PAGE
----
« on: Today at 04:30:10 PM »
Experience, knowledge of shooting and how to properly operate original rig, and post processing would have been way more valuable.
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Like others have mentioned, every system has its strengths and limitations ... the trickiest part is to know how to get around the weaknesses and use the strengths to their full potential ...
Thanks john for this piece of opinion, well written and with necessary amout of nuance.
Good points John. May I ask, what your next steps from here...?
My kids still small and they have activities. Current mirrorless systems couldn't keep up with them. However, I do find my RX1 quite handy on lazzzy days.
Always interesting to hear from people who have real, practical experience with the different systems, rather than those who fantasise over what they think a different system can do to improve their photography.
I must admit I'm a bit of a Fuji fan myself, but having learnt over the years that multiple systems are, to me, a distraction from making real images, I now religiously just stick to one, other than trying out the opposition now and again to keep myself up to date.
I used my D800 alongside my Canon bodies, a 1D MK IV at the time. The D800 was fine, my Nikon lenses suffered a lot of CA. Since I do high ISO, and the huge amount of noise at ISO 12800 in D800 images took NR a long long time to run, I realized that the D800 was impractical for my use and sold it (for more than I paid new).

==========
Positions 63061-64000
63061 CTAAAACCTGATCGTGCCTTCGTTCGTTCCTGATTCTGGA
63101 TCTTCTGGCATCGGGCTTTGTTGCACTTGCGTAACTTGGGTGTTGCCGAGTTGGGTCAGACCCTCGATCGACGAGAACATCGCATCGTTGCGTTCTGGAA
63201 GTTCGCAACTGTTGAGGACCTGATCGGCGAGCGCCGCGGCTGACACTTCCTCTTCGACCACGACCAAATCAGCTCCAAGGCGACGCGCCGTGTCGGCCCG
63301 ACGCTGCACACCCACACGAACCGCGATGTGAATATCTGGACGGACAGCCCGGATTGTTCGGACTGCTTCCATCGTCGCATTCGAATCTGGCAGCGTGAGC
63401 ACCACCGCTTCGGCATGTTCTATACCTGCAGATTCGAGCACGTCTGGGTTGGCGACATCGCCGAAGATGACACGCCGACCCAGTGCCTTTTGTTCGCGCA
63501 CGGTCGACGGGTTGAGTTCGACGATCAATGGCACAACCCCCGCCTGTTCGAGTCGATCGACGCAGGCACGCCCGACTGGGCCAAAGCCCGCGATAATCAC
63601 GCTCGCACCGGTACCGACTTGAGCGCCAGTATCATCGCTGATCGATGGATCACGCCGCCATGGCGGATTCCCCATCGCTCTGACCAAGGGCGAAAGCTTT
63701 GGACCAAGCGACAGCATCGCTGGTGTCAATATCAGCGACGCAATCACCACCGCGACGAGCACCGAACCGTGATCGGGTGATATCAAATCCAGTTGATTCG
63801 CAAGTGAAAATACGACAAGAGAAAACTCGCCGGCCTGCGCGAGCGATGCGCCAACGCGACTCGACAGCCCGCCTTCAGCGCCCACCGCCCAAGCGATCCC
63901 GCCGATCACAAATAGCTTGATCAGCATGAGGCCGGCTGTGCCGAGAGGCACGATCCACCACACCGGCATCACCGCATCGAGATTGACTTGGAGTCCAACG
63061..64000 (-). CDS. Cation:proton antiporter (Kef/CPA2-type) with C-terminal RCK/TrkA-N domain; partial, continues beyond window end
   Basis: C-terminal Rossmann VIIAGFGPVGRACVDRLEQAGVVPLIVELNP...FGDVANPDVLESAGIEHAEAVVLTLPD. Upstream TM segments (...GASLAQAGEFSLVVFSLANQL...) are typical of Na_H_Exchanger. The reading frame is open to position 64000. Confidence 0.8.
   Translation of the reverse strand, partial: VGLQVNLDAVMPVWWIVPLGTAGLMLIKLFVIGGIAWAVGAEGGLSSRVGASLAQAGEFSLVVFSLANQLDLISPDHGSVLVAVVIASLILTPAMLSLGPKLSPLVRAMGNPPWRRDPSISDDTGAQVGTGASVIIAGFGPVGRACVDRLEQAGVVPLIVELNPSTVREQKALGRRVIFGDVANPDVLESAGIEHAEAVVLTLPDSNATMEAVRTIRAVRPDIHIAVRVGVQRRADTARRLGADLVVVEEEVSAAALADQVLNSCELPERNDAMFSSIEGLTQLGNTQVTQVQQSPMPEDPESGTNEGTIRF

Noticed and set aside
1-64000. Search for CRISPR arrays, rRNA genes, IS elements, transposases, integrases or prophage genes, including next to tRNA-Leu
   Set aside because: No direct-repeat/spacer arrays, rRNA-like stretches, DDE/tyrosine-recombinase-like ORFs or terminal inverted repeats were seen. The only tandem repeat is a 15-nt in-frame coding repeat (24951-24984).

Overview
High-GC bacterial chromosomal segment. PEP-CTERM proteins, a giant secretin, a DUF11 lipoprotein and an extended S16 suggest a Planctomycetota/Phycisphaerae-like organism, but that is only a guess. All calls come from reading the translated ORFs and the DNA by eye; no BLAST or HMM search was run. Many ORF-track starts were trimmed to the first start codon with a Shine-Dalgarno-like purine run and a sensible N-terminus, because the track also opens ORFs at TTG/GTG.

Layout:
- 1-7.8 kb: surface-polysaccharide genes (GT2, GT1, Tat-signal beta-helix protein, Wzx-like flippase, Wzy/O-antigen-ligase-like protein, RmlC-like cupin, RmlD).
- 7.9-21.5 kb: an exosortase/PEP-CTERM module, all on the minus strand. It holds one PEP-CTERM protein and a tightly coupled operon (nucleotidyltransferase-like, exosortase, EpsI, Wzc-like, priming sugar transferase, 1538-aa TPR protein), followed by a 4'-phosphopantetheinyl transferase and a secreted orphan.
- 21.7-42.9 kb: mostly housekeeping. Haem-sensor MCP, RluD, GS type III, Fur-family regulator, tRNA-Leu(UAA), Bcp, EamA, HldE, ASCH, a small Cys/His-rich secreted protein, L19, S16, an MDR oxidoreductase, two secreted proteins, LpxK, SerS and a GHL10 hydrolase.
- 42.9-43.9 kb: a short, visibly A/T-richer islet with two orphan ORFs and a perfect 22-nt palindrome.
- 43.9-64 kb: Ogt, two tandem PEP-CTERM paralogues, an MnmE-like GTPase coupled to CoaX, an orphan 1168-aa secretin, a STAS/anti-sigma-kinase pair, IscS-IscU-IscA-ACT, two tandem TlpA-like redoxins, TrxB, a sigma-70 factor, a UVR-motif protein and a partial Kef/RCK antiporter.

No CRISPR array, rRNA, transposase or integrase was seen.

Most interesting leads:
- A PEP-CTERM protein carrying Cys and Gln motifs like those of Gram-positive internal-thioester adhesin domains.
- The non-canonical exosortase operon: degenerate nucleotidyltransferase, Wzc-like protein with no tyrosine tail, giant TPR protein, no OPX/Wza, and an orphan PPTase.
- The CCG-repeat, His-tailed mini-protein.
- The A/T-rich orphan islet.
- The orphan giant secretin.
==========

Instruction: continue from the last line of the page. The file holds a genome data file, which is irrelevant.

If I were only using ISO 100-400, its a fantastic tool, but at ISO 800, noise creeps in.
We run in similar circles. I've been a Canon shooter for many years and love my 1DX/5D3/1D4 for sports and landscape. I'm also heavily invested in Fuji's mirrorless system and I can confirm that the XT1 and 56mm f1.2 is the best combination Fuji offers. Their 10-24 wide angle lens is also a consideration if you're considering going wide.
While the Fuji's are light and getting faster at 8FPS, they still will not replace a DSLR designed for sports. I've tried to shoot sports with my Fuji XT1 w/55-200 zoom lens and while the lens length was acceptable, the XT1 simply could not lock on as quickly or maintain AF for fast moving subjects. The images from the XT1 were 'just about' as good as the 1DX from the same venue but I missed so many more shots with the Fuji. Agreed too that the smaller Fuji's are not designed to be at the edge of a football field or a racetrack but they really do a great job at portraits and landscapes. Their built-in intervalometer is also a nice feature for timelapse.
Welcome to the 'circle of confusion'. Which system do I take?
Regarding Sony, I too have considered the A7R or S but at this point, and based on some others comments, its not for me.
Best of luck!
Canon DSLRs (60D and 6D), with modern Canon, Sigma, and Samyang lenses, and (via adapters) film-era all-manual pre-AI/AI/AI-s Nikkor lenses (inherited) and my own M42-mount (various brands) lenses.
Sigma DP Merrill fixed-lens compacts.
Interesting to hear that you don't like the Sony shooting experience. I have toyed with the thought of the Sony A7r. Not going to happen soon.